The right arm of the man is locked at the shoulder as he surrounds the woman’s back by placing his right hand with closed fingers on her left shoulder blade. The woman rests the upper part of her left arm on the upper part of the man’s right arm so she can feel the mark produced by the moving action of his right arm and shoulder. Her left hand should rest softly on the man’s shoulder but it should not exert any kind on pressure or be used for balance or leverage because this will inhibit his freedom of movement and it could contribute to throw him out of balance.
The final link to complete the embrace is the man’s left arm which extends straight out from his shoulder with the elbow bent at about a ninety degree angle. His hand opens in such a way that the woman can make palm to palm contact. His fingers close gently to hold her right hand in place. Both man and woman’s shoulders should be locked so there is no separate motion from the body and the arms.
If the embrace is approached in this fashion, any subtle motion of the man’s upper body will be felt very clearly by the woman, and her upper body will move accordingly. Since feet follow the body, a dynamic interaction of the upper bodies result in a visually pleasant and smooth displacement of the dancing couple.
During the dance, the woman always walks forward or backwards on a straight line, meaning that her leading leg should always move in the direction her body is facing. It follows that to turn, the body must change direction first (using the pivot or swivel of the supporting leg) before the leg moves in a straight line in the new direction.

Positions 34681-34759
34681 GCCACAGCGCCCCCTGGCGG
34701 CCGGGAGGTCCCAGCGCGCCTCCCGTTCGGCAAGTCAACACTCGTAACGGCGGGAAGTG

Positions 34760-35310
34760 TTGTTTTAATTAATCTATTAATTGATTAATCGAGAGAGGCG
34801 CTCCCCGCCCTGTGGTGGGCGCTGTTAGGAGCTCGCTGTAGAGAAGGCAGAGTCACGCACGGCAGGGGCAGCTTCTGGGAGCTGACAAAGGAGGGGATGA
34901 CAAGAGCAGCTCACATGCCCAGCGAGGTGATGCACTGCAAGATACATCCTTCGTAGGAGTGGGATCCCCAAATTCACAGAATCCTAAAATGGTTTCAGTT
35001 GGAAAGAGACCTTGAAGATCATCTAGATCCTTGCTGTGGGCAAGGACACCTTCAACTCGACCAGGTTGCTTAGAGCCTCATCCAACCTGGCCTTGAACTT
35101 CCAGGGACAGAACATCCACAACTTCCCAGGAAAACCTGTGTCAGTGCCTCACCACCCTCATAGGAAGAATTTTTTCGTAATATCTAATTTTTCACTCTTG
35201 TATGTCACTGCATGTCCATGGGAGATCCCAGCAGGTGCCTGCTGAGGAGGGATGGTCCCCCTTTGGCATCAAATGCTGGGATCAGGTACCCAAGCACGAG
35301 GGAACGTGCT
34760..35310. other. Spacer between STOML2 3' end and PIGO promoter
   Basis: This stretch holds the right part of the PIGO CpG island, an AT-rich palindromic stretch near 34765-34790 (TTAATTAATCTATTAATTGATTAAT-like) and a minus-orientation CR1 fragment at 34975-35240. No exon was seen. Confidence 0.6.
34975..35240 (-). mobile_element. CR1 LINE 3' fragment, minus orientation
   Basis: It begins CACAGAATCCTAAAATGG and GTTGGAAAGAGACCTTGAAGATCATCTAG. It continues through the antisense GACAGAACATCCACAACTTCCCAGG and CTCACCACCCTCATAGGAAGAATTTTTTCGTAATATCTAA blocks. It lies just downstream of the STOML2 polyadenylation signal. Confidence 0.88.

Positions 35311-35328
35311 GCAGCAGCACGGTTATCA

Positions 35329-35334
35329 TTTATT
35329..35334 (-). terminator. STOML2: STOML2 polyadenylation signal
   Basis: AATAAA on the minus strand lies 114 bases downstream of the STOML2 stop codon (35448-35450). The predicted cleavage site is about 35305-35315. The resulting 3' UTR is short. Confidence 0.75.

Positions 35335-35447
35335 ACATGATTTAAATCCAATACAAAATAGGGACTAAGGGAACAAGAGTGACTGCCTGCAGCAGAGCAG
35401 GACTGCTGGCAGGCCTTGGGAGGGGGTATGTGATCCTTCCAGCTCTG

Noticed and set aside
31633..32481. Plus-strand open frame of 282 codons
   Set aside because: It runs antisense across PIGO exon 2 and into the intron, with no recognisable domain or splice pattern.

The man walks with the woman always in front of him, whether he moves to her right or to her left. This is very important to understand. The woman must walk in a straight line. The man can then walk straight in front of her, to her right or to her left.
Having said that, walking for both men and women means adopting a posture that will be both comfortable and elegant. Because of the natural lean adopted at the beginning of the dance, the man will always move with his upper body first followed by his legs attempting always to keep his body weight in the middle not favoring either leg. This concept is important as many already know one the most basics figures of the Tango: the parada followed by the sandwich.
Deficient teaching techniques ask the dancers to “sit” on the support leg making it impossible for that leg to respond on cue. Here is where learning by watching, as popular as it is, is misleading. Argentine Tango is a dance of fluidity and continuity. A man can stop the woman (parada), sandwich her foot, and immediately mark a boleo. The woman cannot respond if her support leg is nailed to the ground with her entire body weight on it. Had she been in the middle, she could boleo and continue dancing without breaking the continuity and progression of the dance.
So posture is important and leads to good balance. The lack thereof is the main reason why we have so many problems replicating what we see on video or putting into practice the mass of knowledge some have accumulated over the years.
Dancing into the embrace
When the woman is properly embraced by the man, the contact that she feels enables her to dance or move "into" the man’s right arm when taking a back step. The woman should attempt to keep contact with the man’s arm while walking back, and especially on the back step of the giro where it is necessary to generate a centrifugal force. It is very important that the man also keeps contact and a connection that can be clearly felt by the woman. When the woman is turning to her right she dances into the direction of her own arm. As the man is turning, he opens his left shoulder a bit, making the space for her to dance into.